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How to configure DataContext components using test_yaml_config

test_yaml_config is a convenience method for configuring the moving parts of a Great Expectations deployment. It allows you to quickly test out configs for Datasources and Stores. For many deployments of Great Expectations, these components (plus Expectations) are the only ones you'll need.

Prerequisites: This how-to guide assumes you have:

test_yaml_config is primarily intended for use within a notebook, where you can iterate through an edit-run-check loop in seconds.

Steps#

  1. Instantiate a DataContext

    Create a new Jupyter Notebook and instantiate a DataContext by running the following lines:

    import great_expectations as gecontext = ge.get_context()
  2. Create or copy a yaml config

    You can create your own, or copy an example. For this example, we'll demonstrate using a Datasource that connects to PostgreSQL.

    config = """class_name: SimpleSqlalchemyDatasourcecredentials:    drivername: postgresql    username: postgres    password: ""    host: localhost    port: 5432    database: test_ci
    introspection:    whole_table: {}"""
  3. Run context.test_yaml_config.

    context.test_yaml_config(    name="my_postgresql_datasource",    yaml_config=config)

    When executed, test_yaml_config will instantiate the component and run through a self_check procedure to verify that the component works as expected.

    In the case of a Datasource, this means

    1. confirming that the connection works,
    2. gathering a list of available DataAssets (e.g. tables in SQL; files or folders in a filesystem), and
    3. verifying that it can successfully fetch at least one Batch from the source.

    The output will look something like this:

    Attempting to instantiate class from config...    Instantiating as a Datasource, since class_name is SimpleSqlalchemyDatasource    Successfully instantiated SimpleSqlalchemyDatasource
    Execution engine: SqlAlchemyExecutionEngineData connectors:    whole_table : InferredAssetSqlDataConnector
        Available data_asset_names (3 of 14440):        expect_table_row_count_to_equal_other_table_data_1 (1 of 1): [{}]        expect_table_row_count_to_equal_other_table_data_2 (1 of 1): [{}]        expect_table_row_count_to_equal_other_table_data_3 (1 of 1): [{}]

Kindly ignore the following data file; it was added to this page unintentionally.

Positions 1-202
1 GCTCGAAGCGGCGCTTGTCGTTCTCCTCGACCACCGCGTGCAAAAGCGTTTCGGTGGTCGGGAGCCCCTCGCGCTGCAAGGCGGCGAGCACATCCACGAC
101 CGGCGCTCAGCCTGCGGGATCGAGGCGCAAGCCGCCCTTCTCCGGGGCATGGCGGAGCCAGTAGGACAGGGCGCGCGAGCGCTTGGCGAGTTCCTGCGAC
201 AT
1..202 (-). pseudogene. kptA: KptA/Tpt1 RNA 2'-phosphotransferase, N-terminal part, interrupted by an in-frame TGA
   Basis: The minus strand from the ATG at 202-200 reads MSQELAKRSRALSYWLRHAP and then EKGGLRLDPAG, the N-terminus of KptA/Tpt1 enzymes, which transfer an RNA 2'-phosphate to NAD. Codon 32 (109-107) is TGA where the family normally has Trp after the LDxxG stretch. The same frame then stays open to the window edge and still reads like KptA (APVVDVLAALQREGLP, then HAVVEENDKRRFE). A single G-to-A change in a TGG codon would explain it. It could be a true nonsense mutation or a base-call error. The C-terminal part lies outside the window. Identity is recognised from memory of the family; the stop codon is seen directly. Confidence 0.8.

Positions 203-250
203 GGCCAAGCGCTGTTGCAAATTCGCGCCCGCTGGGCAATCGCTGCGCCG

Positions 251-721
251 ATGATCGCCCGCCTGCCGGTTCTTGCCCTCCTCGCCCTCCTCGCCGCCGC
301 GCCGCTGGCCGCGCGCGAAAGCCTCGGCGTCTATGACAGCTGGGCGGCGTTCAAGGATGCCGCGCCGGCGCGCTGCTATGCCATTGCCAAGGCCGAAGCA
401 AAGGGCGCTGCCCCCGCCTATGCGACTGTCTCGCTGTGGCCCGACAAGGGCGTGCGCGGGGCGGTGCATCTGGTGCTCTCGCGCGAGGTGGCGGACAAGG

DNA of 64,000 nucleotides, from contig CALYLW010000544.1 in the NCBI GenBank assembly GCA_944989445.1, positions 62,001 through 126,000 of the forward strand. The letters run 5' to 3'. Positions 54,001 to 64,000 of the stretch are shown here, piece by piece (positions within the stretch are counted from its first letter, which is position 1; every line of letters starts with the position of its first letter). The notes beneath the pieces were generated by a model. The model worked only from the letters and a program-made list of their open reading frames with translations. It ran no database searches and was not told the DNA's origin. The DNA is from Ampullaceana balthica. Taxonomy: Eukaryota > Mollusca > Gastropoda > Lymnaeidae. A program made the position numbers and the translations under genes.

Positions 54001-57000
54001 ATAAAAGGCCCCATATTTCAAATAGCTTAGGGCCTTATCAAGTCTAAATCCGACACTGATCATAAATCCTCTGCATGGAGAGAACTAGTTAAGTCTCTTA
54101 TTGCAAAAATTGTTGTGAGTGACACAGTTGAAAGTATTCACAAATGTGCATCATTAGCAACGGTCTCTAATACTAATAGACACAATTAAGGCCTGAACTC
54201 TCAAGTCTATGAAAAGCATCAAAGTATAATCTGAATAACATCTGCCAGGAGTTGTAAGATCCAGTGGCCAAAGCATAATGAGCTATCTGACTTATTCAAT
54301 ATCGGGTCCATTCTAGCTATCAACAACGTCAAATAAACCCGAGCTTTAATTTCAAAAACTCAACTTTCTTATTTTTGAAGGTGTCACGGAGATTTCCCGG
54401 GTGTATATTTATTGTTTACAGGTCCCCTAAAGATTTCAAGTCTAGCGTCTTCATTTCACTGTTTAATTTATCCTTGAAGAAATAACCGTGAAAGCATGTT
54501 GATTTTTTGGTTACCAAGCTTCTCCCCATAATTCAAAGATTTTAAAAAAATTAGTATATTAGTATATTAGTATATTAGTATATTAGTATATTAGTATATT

Unmatched data_references (0 of 0): []
        Choosing an example data reference...        Reference chosen: {}
            Fetching batch data...
            Showing 5 rows        c1 c2    c3   c4        0   4  a  None  4.0        1   5  b  None  3.0        2   6  c  None  3.5        3   7  d  None  1.2
    <great_expectations.datasource.simple_sqlalchemy_datasource.SimpleSqlalchemyDatasource at 0x12c1e4d50>

    If something about your configuration wasn't set up correctly, test_yaml_config will raise an error. Whenever possible, test_yaml_config provides helpful warnings and error messages. It can't solve every problem, but it can solve many.

    Attempting to instantiate class from config...    Instantiating as a Datasource, since class_name is SimpleSqlalchemyDatasource---------------------------------------------------------------------------OperationalError                          Traceback (most recent call last)~/anaconda2/envs/py3/lib/python3.7/site-packages/sqlalchemy/engine/base.py in _wrap_pool_connect(self, fn, connection)2338         try:-> 2339             return fn()2340         except dialect.dbapi.Error as e:
    ...
    OperationalError: (psycopg2.OperationalError) could not connect to server: Connection refused    Is the server running on host "localhost" (::1) and accepting    TCP/IP connections on port 5433?could not connect to server: Connection refused    Is the server running on host "localhost" (127.0.0.1) and accepting    TCP/IP connections on port 5433?
    (Background on this error at: http://sqlalche.me/e/13/e3q8)
  4. Iterate as necessary.

    From here, iterate by editing your config and re-running test_yaml_config, adding config blocks for additional introspection, data assets, sampling, etc.

  5. (Optional:) Test additional methods.

    Note that when test_yaml_config runs successfully, it adds the specified Datasource to your DataContext. This means that you can also test other methods, such as context.get_validator, right within your notebook:

    validator = context.get_validator(    datasource_name="my_datasource",    data_connector_name="whole_table",    data_asset_name="my_table",    create_expectation_suite_with_name="my_expectation_suite",)validator.expect_column_values_to_be_in_set("c1", [4,5,6])
  6. Save the config.

    Once you are satisfied with your config, you can make it a permanent part of your Great Expectations setup by copying it into the appropriate section of your great_expectations/great_expectations.yml file.

    datasources:    my_datasource:        class_name: SimpleSqlalchemyDatasource        credentials:            drivername: postgresql            username: postgres            password: ""            host: localhost            port: 5432            database: test_ci
            introspection:            whole_table: {}
  7. Check your modified config.

    In a fresh notebook, test your edited config file by re-instantiating your DataContext:

    context = ge.get_context()
    validator = context.get_validator(    datasource_name="my_datasource",    data_connector_name="whole_table",    data_asset_name="my_table",    create_expectation_suite_with_name="my_expectation_suite",)validator.expect_column_values_to_be_in_set("c1", [4,5,6])